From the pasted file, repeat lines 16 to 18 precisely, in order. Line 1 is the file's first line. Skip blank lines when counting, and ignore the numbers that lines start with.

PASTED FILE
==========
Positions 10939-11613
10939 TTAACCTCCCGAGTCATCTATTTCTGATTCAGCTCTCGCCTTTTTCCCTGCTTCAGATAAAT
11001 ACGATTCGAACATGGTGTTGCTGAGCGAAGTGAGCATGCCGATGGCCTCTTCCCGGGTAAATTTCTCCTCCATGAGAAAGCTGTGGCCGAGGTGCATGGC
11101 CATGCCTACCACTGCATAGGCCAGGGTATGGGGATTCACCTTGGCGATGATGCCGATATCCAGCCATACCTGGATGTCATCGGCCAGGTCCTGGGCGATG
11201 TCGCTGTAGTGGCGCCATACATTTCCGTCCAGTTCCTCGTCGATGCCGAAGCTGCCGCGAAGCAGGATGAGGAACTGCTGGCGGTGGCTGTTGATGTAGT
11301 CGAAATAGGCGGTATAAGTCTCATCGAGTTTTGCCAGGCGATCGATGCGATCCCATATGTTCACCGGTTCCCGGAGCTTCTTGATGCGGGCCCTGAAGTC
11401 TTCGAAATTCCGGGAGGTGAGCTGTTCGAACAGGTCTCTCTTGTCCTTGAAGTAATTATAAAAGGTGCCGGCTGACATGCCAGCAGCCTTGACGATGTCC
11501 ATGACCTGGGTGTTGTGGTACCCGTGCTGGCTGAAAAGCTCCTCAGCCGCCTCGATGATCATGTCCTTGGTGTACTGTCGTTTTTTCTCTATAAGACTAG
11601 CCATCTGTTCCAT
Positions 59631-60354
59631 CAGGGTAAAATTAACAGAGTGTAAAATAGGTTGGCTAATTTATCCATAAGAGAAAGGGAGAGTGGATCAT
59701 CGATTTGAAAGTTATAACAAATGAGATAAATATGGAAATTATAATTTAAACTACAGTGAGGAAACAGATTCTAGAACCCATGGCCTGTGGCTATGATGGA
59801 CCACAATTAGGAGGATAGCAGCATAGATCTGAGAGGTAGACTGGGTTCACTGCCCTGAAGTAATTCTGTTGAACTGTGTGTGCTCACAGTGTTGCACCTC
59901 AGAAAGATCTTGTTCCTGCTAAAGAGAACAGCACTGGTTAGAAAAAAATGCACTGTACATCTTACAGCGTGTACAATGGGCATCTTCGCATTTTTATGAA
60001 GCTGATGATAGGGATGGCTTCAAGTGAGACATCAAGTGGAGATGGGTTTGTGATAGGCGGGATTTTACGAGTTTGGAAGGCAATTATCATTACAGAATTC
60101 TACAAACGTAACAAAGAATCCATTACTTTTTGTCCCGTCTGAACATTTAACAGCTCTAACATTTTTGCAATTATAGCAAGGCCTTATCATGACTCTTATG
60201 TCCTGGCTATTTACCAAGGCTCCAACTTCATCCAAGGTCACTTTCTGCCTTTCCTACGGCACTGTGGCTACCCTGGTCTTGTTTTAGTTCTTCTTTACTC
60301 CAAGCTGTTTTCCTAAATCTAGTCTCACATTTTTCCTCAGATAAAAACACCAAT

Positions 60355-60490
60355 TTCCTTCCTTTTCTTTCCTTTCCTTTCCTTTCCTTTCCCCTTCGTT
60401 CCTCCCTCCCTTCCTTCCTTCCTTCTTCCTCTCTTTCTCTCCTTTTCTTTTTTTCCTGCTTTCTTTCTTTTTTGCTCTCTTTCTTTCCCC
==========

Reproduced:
60101 TACAAACGTAACAAAGAATCCATTACTTTTTGTCCCGTCTGAACATTTAACAGCTCTAACATTTTTGCAATTATAGCAAGGCCTTATCATGACTCTTATG
60201 TCCTGGCTATTTACCAAGGCTCCAACTTCATCCAAGGTCACTTTCTGCCTTTCCTACGGCACTGTGGCTACCCTGGTCTTGTTTTAGTTCTTCTTTACTC
60301 CAAGCTGTTTTCCTAAATCTAGTCTCACATTTTTCCTCAGATAAAAACACCAAT